Inside My Head

the literary rantings of Angie Frissore


I wake up ready for the day, albeit sluggish from the previous night’s dose of antidepressant, and try to hit the ground running. The moment I am alone with myself in the shower (this is a benefit of having a dog: I’m virtually never actually physically alone), the battle with the intrusive thoughts begins.

I don’t hear voices in my head, let me make that clear. I hear a particular voice, one that keeps track of every slight, every injustice, every emotionally traumatic experience I’ve had in my 37 years. When we are alone, it seizes that opportunity. It sounds like my mother, but it isn’t her.

“No one stood up for you to her,” it reminds me.

“He does the best he can,” I insist.

“But he didn’t stand up for you this time, either. Remember? It’s easier for your family to place all of their blame on you because they want to keep the peace. Remember?”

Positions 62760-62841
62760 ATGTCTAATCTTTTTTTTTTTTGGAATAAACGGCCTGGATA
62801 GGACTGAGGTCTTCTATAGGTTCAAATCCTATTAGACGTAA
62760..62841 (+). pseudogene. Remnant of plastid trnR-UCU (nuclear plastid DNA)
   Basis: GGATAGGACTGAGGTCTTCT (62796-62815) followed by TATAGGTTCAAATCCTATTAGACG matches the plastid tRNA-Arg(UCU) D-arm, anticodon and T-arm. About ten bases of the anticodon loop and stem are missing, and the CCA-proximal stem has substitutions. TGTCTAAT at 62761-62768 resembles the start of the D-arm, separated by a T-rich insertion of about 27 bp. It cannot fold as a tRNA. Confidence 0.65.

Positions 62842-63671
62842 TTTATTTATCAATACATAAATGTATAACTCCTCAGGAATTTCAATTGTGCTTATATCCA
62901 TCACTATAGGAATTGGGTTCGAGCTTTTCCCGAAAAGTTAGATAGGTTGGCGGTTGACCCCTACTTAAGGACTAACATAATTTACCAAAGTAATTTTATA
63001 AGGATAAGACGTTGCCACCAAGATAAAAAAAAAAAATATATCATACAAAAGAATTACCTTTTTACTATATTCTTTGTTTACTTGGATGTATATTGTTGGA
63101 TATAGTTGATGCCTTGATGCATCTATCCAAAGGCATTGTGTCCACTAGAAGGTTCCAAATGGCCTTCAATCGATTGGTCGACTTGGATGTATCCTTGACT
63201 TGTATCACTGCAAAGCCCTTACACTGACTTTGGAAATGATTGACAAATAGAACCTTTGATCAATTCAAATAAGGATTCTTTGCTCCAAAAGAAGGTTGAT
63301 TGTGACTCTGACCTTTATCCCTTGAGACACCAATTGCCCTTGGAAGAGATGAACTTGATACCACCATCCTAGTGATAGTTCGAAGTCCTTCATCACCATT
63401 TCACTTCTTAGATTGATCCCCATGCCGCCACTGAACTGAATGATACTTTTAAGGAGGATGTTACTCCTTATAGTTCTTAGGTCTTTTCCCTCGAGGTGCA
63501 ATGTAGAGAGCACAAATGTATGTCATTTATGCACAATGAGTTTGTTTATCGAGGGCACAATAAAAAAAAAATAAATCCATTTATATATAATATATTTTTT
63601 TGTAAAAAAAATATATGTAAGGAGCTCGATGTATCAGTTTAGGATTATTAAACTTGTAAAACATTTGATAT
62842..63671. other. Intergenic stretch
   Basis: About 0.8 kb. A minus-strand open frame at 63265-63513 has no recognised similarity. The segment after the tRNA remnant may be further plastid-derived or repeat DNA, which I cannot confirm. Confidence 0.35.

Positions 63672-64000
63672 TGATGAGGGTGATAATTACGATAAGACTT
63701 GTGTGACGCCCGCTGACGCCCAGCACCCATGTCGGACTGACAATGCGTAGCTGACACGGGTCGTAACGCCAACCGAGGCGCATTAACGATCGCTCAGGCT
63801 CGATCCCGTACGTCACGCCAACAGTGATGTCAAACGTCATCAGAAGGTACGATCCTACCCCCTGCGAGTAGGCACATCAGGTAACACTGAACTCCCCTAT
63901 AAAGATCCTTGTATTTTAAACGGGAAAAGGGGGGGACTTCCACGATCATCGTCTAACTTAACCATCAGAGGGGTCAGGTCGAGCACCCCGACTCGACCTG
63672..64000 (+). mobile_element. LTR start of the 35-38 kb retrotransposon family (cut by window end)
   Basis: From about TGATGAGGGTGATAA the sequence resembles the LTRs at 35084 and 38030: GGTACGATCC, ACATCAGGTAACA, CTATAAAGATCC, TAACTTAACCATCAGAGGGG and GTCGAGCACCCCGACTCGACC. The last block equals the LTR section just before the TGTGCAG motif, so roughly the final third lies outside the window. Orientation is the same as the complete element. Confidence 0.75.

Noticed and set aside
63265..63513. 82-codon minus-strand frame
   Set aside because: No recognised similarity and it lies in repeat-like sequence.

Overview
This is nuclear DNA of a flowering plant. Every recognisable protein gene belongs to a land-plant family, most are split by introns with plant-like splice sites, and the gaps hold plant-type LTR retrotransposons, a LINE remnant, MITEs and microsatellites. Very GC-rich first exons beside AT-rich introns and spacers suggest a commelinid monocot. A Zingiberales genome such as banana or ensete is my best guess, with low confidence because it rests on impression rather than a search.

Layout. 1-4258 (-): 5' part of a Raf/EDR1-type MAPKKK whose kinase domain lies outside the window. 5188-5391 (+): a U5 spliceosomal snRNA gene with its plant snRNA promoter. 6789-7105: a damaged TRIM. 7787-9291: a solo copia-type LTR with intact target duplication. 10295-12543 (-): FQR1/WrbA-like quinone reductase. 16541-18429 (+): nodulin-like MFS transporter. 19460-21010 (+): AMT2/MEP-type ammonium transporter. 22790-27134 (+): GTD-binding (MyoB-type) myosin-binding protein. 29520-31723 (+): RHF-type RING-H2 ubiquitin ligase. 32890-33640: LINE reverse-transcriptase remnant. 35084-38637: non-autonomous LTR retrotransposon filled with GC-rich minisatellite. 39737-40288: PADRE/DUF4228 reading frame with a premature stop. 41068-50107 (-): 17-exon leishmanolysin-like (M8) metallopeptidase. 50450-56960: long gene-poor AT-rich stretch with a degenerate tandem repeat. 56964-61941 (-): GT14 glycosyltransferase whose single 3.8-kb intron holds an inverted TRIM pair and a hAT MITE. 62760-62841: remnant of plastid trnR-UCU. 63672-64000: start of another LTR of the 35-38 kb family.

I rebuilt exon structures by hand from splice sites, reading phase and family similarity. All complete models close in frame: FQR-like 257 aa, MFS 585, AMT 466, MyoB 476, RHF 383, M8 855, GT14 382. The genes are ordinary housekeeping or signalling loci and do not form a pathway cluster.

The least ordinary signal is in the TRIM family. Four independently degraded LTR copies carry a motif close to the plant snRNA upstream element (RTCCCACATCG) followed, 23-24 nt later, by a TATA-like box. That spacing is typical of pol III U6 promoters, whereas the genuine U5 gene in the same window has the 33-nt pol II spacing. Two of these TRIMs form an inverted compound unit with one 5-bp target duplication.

The issue with the monster voice is that it does remember. It remembers well, and, at a moment’s notice, will call to mind historical evidence to support what it is telling me. It was built upon volumes of incidents involving abuse, a narcissistic mother, and familial gaslighting – and it knows exactly what buttons to push.

“They blame you more than they blame her, you know.”

“I didn’t ask for this.”

“Well, too bad. And do you really think others feel differently? You’re fundamentally flawed.”

“And you’re an asshole.”

“But I’m right. And that’s more important. Everyone grows tired of you, and so will he, eventually. I mean, you didn’t even give him grandkids like your brothers did. You didn’t give him anything. You are just a burden.”

“I guess you’re right.”

The monster offers an embrace, reminding me, “I’ll always be here.”


August 19, 2015 Posted by | Uncategorized | , , | Leave a comment